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Minerals fuel violence in Congo


The Democratic Republic of the Congo is the largest country in sub saharan Africa, with a population of around 75 million.

The country has suffered from exploitation and conflict since the 1870s – first as the private  fiefdom of King Leopold II of Belgium and the as a belgian colony; independence in 1960 was followed by internal conflict aggravated by foreign interference and the assassination of the elected Prime Minister. Dictator Mobuto took power in a coup in 1965 and later renamed the country Zaire; propped up by the US and other western powers ostensibly as a bulwark against communism, he presided over human rights abuses and endemic corruption.

In the First Congo War, 1996-97, Hutu militia that had fled Rwanda following the civil war and genocide joined forces with Zairan armed forces fought against ethnic Tutsis and Rwandan and Ugandan forces in eastern Zaire; Mobuto was overthrown and the country renamed the Democratic Republic of the Congo. In 1998 factionalised rebel movements supported by numerous foreign countries started the Second Congo War; which ended in 2003 following UN intervention and a peace accord.

The violence and conflict has continued, with armed rebellions and fighting between former rebel factions and ethnic groups. Neighbouring countries, particularly Rwanda, arm rebel groups and use them to gain control of mineral resources. Killing of civilians, destruction of property and rape as a weapon are widespread.  The death toll is estimated at anywhere between 1 and 6 million – mostly due to disease and famine as a result of conflict and displacement.


The violence is fuelled by the battle for control of Congo’s valuable mineral deposits.

Armed groups are present at more than half of mining sites, often affiliated with rebel groups or with the Congolese National Army – both use rape and violence to control the local population. At many sites, armed groups illegally tax, extort, and coerce civilians to work. Miners, including children, work up to 48-hour shifts amidst mudslides and tunnel collapses that kill many.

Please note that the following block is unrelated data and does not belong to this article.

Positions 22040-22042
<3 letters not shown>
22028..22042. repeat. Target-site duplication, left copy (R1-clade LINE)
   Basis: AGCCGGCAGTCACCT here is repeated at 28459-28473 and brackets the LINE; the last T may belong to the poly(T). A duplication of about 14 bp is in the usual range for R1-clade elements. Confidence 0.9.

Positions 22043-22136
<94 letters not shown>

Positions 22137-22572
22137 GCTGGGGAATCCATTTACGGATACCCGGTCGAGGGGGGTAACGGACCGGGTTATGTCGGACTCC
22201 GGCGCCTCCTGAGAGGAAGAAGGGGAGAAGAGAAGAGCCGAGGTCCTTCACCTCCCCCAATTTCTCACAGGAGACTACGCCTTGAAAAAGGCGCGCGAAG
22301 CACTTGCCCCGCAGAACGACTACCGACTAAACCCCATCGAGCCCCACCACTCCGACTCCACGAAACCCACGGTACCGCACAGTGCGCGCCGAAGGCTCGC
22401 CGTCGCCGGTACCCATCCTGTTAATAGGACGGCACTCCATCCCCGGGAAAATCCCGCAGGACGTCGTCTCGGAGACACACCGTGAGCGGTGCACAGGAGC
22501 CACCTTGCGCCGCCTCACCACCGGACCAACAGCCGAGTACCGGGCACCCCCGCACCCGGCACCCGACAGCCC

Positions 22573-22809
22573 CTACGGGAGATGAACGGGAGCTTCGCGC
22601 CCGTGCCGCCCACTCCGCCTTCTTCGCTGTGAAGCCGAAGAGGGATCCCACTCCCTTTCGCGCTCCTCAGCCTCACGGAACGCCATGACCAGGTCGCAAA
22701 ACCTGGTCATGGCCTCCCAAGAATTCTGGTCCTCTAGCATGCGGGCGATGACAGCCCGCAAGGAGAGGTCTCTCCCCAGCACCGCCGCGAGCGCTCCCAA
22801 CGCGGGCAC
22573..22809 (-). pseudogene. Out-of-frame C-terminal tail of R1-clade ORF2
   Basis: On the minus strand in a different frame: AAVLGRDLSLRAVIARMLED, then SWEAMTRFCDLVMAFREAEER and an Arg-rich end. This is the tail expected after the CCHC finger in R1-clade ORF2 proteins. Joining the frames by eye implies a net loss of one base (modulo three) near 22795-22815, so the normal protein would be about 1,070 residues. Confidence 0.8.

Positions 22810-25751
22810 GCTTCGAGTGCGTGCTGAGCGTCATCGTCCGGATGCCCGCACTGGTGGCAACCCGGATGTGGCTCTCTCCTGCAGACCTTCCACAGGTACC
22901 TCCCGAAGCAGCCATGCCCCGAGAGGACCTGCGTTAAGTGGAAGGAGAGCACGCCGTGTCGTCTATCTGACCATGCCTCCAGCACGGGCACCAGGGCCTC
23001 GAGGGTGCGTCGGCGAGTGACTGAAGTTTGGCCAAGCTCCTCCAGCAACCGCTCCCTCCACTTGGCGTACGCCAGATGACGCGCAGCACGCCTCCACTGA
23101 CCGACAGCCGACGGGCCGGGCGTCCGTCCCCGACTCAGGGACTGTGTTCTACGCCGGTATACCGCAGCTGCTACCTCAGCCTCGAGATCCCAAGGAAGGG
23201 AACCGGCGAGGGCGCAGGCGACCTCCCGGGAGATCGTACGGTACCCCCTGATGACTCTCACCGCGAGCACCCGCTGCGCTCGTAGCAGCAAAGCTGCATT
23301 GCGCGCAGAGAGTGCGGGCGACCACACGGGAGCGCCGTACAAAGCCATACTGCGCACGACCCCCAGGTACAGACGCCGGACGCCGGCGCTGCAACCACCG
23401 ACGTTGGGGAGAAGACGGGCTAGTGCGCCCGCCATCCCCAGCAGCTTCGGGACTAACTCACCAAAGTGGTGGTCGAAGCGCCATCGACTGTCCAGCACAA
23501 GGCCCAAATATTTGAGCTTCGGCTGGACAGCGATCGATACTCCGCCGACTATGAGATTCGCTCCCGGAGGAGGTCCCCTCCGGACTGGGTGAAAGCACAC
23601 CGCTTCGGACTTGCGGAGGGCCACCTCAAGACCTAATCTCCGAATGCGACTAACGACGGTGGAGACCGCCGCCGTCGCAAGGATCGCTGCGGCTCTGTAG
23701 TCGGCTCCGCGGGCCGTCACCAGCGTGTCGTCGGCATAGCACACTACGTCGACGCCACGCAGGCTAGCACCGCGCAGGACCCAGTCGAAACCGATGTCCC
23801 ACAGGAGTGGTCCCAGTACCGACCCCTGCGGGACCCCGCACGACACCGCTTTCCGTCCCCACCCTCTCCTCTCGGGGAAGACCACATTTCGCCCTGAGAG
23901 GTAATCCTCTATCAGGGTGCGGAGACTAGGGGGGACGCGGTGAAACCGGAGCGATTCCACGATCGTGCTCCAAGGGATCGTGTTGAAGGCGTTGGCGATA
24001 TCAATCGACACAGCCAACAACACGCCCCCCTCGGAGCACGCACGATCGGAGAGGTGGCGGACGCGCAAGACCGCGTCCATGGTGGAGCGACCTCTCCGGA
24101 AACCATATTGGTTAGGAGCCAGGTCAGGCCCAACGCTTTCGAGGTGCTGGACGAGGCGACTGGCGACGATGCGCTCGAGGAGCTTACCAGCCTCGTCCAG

The minerals are smuggled through neighbouring countries such as Rwanda or Burundi, passing through the hands of numerous middlemen to East Asian processing plants before entering the manufacturing process of many everyday products.

The UK and other western governments support ‘strong man’ leaders in Rwanda and Uganda who are implicated in perpetuating the violence in the Congo. And UK companies are at least indirectly involved in the use of conflict minerals.

In the US, the conflict Minerals Section 1502 of the US Dodd-Frank Law recently came into effect, requiring companies who use key minerals from Congo to disclose their sources and the measures they are taking to ensure that the minerals purchased do not fuel conflict.

Conflict minerals, as defined in these regulations are:

  • Tantalum –from the metal ore coltan, used in production of high-performance capacitors, components in hearing aids and pacemakers, airbags, GPS, ignition and anti-lock braking systems, laptop computers, mobile phones, video game consoles, digital cameras.
  • Tin – tin cans, soldering for circuit boards, PVC manufacture.
  • Tungsten (4%) – a very dense metal used in golf clubs, metalworking tools, drill bits, vibration mechanism of mobile phones.
  • Gold – jewellery, dentistry, electronics.

Often called ‘TTTG’ or ‘the 3Ts + gold’.

The effects of the US regulations are mixed. As well as raising the profile of the issue, there is some evidence of improvements as more mines became subject to oversight and conflict-free certification status. But there has been an increase of smuggling caused by DRC President suspending artisanal mining, and a drop in demand has harmed the local economy and pushed people into armed groups instead of mining.

A coalition of 59 non-governmental organisations (NGOs) is calling for the EU to build on momentum generated by initiatives like the Dodd-Frank Act’s conflict minerals provision and pass a strong law to prevent European businesses fuelling conflict and human rights abuses through their purchases of natural resources, such as tin, gold and diamonds. Draft legislation is due to be published by the European Commission by the end of 2013.

But Initiatives to solve the issue of conflict minerals will be insufficient on their own to bring peace to the region.

Further reading:

Report on the Dod-Frank Act

Report on the effectiveness of the measures

Global Witness report on new EU Law on Supply of Conflict Minerals

UPF report on conflict minerals on the Congo

Report on the ‘Fairphone’ ethical Smartphone launched 20 Sept 2013.

(Reporting by Mike Cooper and Lance Gardiner)


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